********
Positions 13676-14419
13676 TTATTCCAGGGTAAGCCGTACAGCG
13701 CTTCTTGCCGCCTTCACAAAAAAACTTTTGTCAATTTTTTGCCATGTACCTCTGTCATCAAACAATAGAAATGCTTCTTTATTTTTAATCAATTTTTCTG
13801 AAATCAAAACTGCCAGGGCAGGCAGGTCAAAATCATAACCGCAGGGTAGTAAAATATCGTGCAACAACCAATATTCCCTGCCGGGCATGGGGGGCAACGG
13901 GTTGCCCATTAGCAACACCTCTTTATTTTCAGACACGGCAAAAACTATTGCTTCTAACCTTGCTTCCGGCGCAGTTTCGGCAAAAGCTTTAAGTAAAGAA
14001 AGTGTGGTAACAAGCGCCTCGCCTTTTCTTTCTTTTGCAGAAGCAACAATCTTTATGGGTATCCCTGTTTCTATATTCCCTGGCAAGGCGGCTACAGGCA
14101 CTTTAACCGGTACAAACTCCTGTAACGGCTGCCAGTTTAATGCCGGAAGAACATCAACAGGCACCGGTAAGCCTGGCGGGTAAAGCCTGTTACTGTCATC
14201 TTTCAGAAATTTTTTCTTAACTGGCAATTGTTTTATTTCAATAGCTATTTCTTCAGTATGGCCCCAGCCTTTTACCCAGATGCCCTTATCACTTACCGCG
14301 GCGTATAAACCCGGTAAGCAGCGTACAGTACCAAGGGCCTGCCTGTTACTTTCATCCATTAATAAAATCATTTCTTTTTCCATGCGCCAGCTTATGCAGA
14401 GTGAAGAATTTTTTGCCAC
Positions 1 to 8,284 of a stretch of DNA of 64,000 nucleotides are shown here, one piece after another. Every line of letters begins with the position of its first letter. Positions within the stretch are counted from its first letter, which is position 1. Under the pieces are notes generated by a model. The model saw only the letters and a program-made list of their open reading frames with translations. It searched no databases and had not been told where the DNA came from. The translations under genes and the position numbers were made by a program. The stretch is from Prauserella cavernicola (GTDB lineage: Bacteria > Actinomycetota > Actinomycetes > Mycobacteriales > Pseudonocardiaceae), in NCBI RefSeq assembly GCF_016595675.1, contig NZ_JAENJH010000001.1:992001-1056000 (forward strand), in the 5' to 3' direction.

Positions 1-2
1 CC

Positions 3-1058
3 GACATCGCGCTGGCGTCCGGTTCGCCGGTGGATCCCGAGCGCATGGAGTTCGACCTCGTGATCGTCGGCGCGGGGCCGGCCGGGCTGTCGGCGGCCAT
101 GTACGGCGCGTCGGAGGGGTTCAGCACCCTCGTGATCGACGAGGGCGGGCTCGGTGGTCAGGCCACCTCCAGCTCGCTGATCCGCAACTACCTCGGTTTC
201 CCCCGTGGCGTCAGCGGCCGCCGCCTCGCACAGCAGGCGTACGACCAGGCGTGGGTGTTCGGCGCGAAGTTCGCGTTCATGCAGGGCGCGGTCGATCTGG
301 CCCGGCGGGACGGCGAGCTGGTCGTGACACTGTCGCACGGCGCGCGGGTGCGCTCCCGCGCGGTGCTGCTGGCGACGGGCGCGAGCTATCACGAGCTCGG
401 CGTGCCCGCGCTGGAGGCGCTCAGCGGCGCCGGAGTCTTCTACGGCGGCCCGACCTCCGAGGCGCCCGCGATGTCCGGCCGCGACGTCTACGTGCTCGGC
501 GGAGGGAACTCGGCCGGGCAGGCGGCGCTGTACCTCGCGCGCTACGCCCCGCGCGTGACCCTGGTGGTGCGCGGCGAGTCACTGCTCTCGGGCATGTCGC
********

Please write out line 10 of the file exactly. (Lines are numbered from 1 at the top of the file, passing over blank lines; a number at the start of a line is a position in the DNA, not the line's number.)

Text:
14401 GTGAAGAATTTTTTGCCAC